Program Overview

Over the past two decades, the Ph.D. program at the University of Florida has been consistently ranked as one of the best in the world. We produce researchers with innovative ideas and superior training. Our students are placed at some of the top universities, and have a profound impact on marketing and related disciplines. We achieve our success through our dedicated, knowledgeable faculty, our focus on developing conceptual and methodological skills, and our overriding commitment to producing the best researchers in the world.

Choosing a Ph.D. Program

Choosing a Ph.D. program is a difficult process. Prospective students need to determine the appropriate criteria for selecting a Ph.D. program and to gather the information about competing programs. We believe the most important criteria are:

  • The Performance of Prior Ph.D. Students
  • The Quality of the Faculty
  • The Flexibility of the Program
  • Support for Students

Performance of Prior Ph.D. Students

Our goal is to develop active researchers who can make a contribution to knowledge. One measure of our success is the placement record of our prior Ph.D. students. Our Ph.D. program has a placement record that ranks as one of the best in the world.

Two things stand out about these placements. First, we place all of our students in research-oriented academic positions. This is the objective of all Ph.D. programs, but only few achieve this objective. Second, we have a number of placements at prestigious institutions (e.g., Chicago, Columbia, MIT, NYU, Wharton). Only a few prestigious institutions hire in any given year. A placement at one of these institutions means our student was one of the best candidates on the job market in that year.

The Quality of the Faculty

For over a decade, our faculty has ranked as one of the most productive and influential in the discipline of Marketing. They have been ranked in the top five in research productivity in every study that has been conducted since 1985. They have consistently ranked in the top five in editorial review board representation. Our faculty members have won awards for best article of the year in Marketing Science, Journal of Marketing Research, the Journal of Consumer Research, and the Journal of Marketing. You are encouraged to investigate the publications of the faculty who have research interests consistent with your own.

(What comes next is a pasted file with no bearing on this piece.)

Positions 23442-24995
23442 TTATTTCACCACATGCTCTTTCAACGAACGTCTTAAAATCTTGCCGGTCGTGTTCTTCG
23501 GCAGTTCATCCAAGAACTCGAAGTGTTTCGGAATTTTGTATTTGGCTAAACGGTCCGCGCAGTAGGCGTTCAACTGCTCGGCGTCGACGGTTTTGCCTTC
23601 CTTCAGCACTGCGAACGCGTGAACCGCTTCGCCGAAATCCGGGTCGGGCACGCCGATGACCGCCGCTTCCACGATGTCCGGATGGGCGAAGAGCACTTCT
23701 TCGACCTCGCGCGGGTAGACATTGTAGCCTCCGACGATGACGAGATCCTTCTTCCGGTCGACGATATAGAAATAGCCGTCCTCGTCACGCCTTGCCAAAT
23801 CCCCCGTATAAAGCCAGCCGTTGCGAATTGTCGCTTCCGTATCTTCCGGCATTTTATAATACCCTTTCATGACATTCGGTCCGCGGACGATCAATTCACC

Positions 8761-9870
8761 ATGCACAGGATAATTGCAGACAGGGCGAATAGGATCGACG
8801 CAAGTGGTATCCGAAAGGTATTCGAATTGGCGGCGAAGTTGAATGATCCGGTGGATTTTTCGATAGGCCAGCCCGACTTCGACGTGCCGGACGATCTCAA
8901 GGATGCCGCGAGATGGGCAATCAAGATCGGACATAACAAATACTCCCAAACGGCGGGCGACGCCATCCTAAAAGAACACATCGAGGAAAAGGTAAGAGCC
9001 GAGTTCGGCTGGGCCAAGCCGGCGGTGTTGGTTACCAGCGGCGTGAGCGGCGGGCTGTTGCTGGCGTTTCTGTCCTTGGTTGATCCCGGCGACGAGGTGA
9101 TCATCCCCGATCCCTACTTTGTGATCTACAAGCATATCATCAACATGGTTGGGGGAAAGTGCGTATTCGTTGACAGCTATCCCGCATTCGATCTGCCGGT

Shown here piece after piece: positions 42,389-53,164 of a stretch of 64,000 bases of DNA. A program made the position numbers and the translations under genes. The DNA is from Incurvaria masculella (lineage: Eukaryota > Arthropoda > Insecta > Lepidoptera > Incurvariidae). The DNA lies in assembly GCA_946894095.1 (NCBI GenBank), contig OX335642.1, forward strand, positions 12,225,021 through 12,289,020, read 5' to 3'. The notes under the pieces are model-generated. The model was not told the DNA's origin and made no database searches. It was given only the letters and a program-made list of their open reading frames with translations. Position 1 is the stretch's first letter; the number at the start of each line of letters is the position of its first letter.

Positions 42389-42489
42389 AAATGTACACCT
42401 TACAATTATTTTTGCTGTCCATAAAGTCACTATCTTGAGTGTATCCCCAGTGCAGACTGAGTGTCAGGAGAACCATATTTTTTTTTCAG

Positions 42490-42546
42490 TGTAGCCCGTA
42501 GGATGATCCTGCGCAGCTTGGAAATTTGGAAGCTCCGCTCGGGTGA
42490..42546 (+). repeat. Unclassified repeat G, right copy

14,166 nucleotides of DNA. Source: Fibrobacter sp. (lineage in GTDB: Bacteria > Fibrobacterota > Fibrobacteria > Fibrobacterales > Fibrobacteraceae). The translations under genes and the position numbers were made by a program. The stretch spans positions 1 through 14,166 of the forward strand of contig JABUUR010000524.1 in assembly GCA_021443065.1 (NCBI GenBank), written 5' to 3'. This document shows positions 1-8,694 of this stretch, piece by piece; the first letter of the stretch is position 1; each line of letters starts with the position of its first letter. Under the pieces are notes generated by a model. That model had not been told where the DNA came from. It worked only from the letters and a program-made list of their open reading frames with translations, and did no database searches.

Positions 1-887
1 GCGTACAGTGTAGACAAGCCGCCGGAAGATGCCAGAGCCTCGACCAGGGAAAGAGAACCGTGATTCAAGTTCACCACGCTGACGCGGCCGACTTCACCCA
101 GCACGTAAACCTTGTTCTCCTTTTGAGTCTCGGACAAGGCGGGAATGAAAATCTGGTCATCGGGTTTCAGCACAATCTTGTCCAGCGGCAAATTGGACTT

Flexibility of the Program

The strong representation of our faculty as editors, associate editors, and editorial review board members has resulted in a breadth of knowledge among our faculty. They have been exposed to most topics in the field and can support a student that has diverse research interests. More importantly, they can help a student develop his/her ideas in a manner that increases the impact of their research on the discipline.

Students have the flexibility to get training in one of three areas. We provide training in consumer behavior, managerial topics, and quantitative methods. A recommended series of courses can be accessed in our section on the program description. Students may alter their planned course of study to suit their research needs. For example, our students often supplement their marketing coursework with seminars in the departments of education, economics, management, psychology, and statistics.

Student Support

Students need three types of support to be successful in a program. The first type of support is structural. Students are provided with a work area, a desktop computer, limited teaching responsibilities (one course during their four year stay), and sufficient financial support. For students interested in consumer behavior, our department has one of the best-equipped and most productive laboratories for behavioral research in the nation. Our laboratory consists of 24 lab stations for face-to-face research, a network file server, and a web server and software for conducting on-line research. We also possess a unique web-based system for posting studies and awarding credits that makes these tasks simple and allows for complex relationships between studies.